When you do a search, you can sort the results bibliographically alphabetical or by “rank”. What is Rank?
Rank refers to the search engine’s “best guess” as to the relevance of the result to the search you specified. The exact method of ranking used varies a bit depending on the search. In its most basic level, when you specify a single search term, rank looks at the density of the matches for the word in the document, and how close to the beginning of the document they appear as a measure of importance to the paper’s topic. The documents with the most matches and where the term is deemed to have the most importance, have the highest “relevance” and are ranked first (presented first).
When you specify more than one term to appear anywhere in the article, the method is similar, but the search engine looks at how many of those terms appear, and how close together they appear, how close to the beginning of the document, and can even take into account the relative rarity of the search terms and their density in the retrieved file, where infrequent terms count more heavily than common terms.
To see a simple example of this, search for the words (not the phrase, so no quotes):
Look at the density of matches in each document on the first page of the hits. Then go to the last page of matched documents, and observe the density of matches within the documents.
A more complex search illustrates this nicely with a single page and only 15 matches:
counter*tr* w/25 “liv* out” w/25 enact*
There are a lot of word forms and variants of the words (due to the * wildcards) above that can match, but the proximity (w/25) clause limits the potential for matching. What’s interesting here though is how easily you can see the match density decrease as you view down the short list.
The end result of selecting order by rank is that the search engine’s best “guess” as to which articles are more relevant appear higher on the list than less relevant articles.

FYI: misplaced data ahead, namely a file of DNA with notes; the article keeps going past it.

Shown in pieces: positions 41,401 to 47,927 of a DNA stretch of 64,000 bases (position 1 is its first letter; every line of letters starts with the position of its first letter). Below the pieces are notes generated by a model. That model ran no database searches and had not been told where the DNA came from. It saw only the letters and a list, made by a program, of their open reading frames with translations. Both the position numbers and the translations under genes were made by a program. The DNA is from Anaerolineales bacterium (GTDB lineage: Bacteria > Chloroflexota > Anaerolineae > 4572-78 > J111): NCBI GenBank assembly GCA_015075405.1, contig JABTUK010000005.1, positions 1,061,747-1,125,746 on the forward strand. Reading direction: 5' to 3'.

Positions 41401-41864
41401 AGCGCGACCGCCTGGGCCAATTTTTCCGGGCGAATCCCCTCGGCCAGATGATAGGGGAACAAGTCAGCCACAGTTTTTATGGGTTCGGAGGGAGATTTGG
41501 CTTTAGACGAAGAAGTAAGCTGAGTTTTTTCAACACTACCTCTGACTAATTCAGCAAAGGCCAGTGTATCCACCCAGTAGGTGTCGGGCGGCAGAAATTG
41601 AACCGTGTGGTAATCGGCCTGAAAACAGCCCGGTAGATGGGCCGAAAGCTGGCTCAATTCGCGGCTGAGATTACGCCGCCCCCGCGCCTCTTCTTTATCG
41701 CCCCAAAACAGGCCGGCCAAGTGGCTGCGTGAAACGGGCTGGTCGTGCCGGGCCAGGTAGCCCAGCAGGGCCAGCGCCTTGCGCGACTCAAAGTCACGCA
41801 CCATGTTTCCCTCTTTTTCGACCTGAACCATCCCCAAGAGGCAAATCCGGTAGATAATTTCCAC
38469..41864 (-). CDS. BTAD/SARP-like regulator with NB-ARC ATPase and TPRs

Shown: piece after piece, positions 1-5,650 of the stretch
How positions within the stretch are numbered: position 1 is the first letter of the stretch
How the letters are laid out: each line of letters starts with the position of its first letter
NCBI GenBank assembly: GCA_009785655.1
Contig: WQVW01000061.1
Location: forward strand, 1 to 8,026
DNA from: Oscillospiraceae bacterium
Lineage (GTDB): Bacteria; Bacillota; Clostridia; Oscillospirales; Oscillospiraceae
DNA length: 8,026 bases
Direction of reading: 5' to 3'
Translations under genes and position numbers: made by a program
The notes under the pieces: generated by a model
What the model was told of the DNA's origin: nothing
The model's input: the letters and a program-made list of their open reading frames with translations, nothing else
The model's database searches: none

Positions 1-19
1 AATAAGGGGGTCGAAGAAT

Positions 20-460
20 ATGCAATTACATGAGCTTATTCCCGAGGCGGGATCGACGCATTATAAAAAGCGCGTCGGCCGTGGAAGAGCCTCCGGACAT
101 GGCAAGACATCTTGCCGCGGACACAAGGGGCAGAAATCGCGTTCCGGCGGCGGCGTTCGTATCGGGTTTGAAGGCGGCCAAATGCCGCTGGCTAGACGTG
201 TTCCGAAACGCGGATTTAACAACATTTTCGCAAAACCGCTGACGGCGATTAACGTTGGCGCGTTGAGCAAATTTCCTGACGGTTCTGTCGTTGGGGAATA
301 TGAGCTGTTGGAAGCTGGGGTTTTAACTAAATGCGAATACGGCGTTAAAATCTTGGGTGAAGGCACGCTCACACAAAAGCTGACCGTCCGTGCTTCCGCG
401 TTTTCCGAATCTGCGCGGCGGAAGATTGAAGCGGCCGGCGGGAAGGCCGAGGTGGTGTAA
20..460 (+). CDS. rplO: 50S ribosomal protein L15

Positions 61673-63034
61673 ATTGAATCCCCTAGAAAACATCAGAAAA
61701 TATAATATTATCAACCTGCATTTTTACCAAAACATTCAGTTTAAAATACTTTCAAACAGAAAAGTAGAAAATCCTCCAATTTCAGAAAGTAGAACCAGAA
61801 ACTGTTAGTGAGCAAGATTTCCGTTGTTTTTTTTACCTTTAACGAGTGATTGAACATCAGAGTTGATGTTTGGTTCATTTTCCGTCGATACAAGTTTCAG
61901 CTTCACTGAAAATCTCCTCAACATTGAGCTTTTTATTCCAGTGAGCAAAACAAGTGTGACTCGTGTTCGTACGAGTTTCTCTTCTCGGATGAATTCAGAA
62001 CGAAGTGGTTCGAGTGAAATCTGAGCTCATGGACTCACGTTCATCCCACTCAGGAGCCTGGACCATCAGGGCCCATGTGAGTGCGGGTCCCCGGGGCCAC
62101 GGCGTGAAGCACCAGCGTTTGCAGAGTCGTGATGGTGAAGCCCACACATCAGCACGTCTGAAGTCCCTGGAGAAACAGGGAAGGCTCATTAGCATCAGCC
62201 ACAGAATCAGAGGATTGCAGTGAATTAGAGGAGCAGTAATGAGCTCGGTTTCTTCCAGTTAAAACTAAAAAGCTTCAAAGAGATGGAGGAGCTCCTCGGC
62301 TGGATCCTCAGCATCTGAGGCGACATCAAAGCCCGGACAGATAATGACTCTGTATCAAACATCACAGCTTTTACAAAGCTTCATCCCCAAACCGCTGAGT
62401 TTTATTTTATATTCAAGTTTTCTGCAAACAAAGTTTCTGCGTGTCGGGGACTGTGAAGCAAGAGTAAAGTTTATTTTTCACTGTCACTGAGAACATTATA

For the complete list of tips, see PEP-Web Tips on the PEP-Web support page.
Schlachet, B.C. (1998). Views from the Hurricane: Living with Bipolar Disorder: A Review of An Unquiet Mind: A Memoir of Moods and Madness by Kay Redfield Jamison; Leaving a Doll's House by Claire Bloom. An Unquiet Mind: A Memoir of Moods and Madness by Kay Redfield Jamison. New York: Alfred A. Knopf, 1995. 224 pp. and Leaving a Doll's House by Claire Bloom. New York: Little, Brown and Company, 1996. 251 pp.. Contemp. Psychoanal., 34(1):146-151.
Views from the Hurricane: Living with Bipolar Disorder: A Review of An Unquiet Mind: A Memoir of Moods and Madness by Kay Redfield Jamison; Leaving a Doll's House by Claire Bloom. An Unquiet Mind: A Memoir of Moods and Madness by Kay Redfield Jamison. New York: Alfred A. Knopf, 1995. 224 pp. and Leaving a Doll's House by Claire Bloom. New York: Little, Brown and Company, 1996. 251 pp.
Barbara Cohn Schlachet, Ph.D.
Upon learning that I was writing this review, my eldest son, who is unfailingly in touch with the ever-changing Zeitgeist, informed me that bipolar disorder is the disease du jour. It has, in fact, become one of those fashionable terms that get used as shorthand descriptions in conversation: “He's bipolar” is like “You're being paranoid” or “neurotic.” I told him that I regret hearing this, because this kind of inclusion into the larger culture trivializes a condition that is serious, and when accurately diagnosed, may be treated by appropriate intervention. For a similar instance of the dangers of popularization, one need only think of “recovered memory” in regard to childhood sexual abuse issues.
My own interest in manic-depressive or bipolar disorder arises primarily from its occurrence in my own family and, of course, from its occurrence in my practice. My own experience has made me wonder whether or not we, as psychoanalysts, are enough attuned to bipolar disorders. Certainly, most of us, during hospital internships and residencies, have come in contact with patients in florid manic states, or in the major depressions that often follow. Yet those people in our clinical practices who describe episodes of rage and irritability, who exhibit a sense of entitlement bordering on the grandiose, who are easily narcissistically wounded, and who swing between idealization and disillusionment in their relationships, are more often diagnosed as narcissistic or borderline personalities.
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